On 10 December 2015 the Court of Justice of the European Union (CJEU) had to decide on the question whether the liability of a director of an English company, that was subjected to insolvency proceedings in Germany, should be determined by English law or by German law. In its judgment the CJEU on 10 December 2015, C-594/14 (Kornhaas v Dithmar) decided: German law. In one strike the Court kills a (mainly German) discussion that lasted over a decade. This is the case. Dithmar is the insolvency liquidator of Kornhaas Montage und Dienstleitung Ltd (‘KMD’), against which insolvency proceedings had been opened on 1 November 2006 by the District Court of Erfurt, Germany. KMD, of which Simona Kornhaas was the director, was registered in the Companies Register in Cardiff (UK) as a private company limited by shares (‘limited company’). However a branch of it was established in Germany and, on that basis, it was entered in the companies register administered by the District Court in Jena. The company was mainly active in Germany, installing ventilation systems and providing associated services. Some five weeks after the opening of insolvency proceedings, between 11 December 2006 and 26 February 2007, Kornhaas had made payments borne by KMD totalling over 110,000 euros. A classical theatre play unrolls: Dithmar wishes to have the money returned back to the estate and therefore sought reimbursement of that sum from Kornhaas on the basis of Paragraph 64(2)(i) of the GmbH-Gesetz (German Act on companies with limited liability). The action was upheld by the Regional Court of Erfurt and confirmed in appeal by the Higher Regional Court of Jena, which gave permission for an appeal on a point of law (‘Revision’) to the German Federal Court of Justice, taking the view that the action brought by Dithmar is well founded under German law and that the purpose of Paragraph 64(2)(i) in essence is to prevent the assets of the insolvent estate being reduced before the opening of the insolvency proceedings and to ensure that those assets are available, so that the claims of all the company’s creditors can be satisfied in the insolvency proceedings on equal terms. The Higher Regional Court states that the provision mentioned is formally integrated in legislation on company law. It therefore falls within insolvency law and is enforceable against the managing director of a limited company. Here the Higher Regional Court observes a conflict in that pursuant to Article 4(1) EU Insolvency Regulation (‘EIR’) the law applicable to insolvency proceedings and their effects is German law, which is the law of the Member State within the territory of which such proceedings are opened. The Court’s dilemma is: ‘There is no agreement in German commentaries on the question whether the first sentence of Paragraph 64(2) of the GmbHG may be enforceable against managing directors of companies established in accordance with the company law of other EU Member States, but having the centre of their main interests in Germany’.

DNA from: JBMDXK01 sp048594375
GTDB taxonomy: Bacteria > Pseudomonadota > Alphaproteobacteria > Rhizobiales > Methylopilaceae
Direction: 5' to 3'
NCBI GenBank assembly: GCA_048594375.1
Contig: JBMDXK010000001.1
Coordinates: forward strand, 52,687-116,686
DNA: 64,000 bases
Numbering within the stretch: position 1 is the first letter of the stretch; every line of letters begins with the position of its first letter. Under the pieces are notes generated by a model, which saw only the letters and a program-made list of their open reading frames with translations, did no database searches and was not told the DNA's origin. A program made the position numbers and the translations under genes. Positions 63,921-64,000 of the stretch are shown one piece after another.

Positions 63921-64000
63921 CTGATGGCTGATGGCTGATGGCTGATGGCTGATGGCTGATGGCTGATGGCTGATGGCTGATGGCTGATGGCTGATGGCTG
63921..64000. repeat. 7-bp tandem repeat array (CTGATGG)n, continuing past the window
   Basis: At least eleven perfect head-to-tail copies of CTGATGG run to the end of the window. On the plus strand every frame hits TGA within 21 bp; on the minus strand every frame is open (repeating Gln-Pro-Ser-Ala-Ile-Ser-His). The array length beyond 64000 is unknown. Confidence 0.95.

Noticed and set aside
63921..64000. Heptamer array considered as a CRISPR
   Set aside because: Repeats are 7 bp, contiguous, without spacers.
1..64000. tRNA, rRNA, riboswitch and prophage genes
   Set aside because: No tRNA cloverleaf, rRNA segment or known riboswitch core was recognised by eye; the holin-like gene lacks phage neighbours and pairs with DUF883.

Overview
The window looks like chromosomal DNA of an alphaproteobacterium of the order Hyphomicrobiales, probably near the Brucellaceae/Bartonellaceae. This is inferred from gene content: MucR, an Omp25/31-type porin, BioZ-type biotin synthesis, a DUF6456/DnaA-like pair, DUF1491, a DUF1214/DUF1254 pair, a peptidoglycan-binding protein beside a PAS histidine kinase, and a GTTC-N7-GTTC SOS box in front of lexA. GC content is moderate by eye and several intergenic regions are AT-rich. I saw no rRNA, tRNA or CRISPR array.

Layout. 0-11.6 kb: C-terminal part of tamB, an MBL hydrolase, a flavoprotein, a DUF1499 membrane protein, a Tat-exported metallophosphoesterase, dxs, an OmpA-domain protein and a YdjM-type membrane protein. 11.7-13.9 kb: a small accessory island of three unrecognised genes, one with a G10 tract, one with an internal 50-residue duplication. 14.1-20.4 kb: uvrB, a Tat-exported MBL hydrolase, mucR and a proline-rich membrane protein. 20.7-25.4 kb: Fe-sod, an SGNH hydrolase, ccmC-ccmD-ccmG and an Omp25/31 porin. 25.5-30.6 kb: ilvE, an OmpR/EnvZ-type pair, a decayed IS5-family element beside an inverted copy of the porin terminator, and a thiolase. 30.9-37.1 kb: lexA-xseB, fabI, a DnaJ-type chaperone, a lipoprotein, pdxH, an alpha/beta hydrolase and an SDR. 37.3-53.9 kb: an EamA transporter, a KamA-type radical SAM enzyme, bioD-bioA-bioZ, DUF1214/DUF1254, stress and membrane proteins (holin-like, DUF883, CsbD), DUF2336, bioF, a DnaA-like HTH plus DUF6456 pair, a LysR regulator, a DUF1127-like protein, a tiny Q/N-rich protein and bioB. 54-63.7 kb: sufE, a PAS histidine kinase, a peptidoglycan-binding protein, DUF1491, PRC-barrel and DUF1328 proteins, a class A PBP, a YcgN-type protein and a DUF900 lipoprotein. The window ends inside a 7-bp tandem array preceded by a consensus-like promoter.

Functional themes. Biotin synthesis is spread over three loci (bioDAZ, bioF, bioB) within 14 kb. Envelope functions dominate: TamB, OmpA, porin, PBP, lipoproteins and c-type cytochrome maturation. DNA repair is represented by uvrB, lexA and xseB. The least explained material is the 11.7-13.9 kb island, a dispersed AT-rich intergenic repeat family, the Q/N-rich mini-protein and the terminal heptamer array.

The question for the CJEU is therefore: is Article 4 EIR determinative for such action?
The second question touches upon a larger European debate: case law of the CJEU following from, inter alia, the judgments in Überseering (C‑208/00, EU:C:2002:632) and Inspire Art (C‑167/01, EU:C:2003:512) could be interpreted as meaning that the internal affairs of companies established in one Member State but carrying on their main operations in another Member State are, in the context of freedom of establishment, governed by the company law of the Member State of formation. The application of Paragraph 64(2)(i) GmbHG to managing directors of companies of another Member State could accordingly infringe freedom of establishment within the meaning of Article 49 TFEU and Article 54 TFEU. Thus, the second question is: does an action as referred to above infringe freedom of establishment under Articles 49 and 54 TFEU?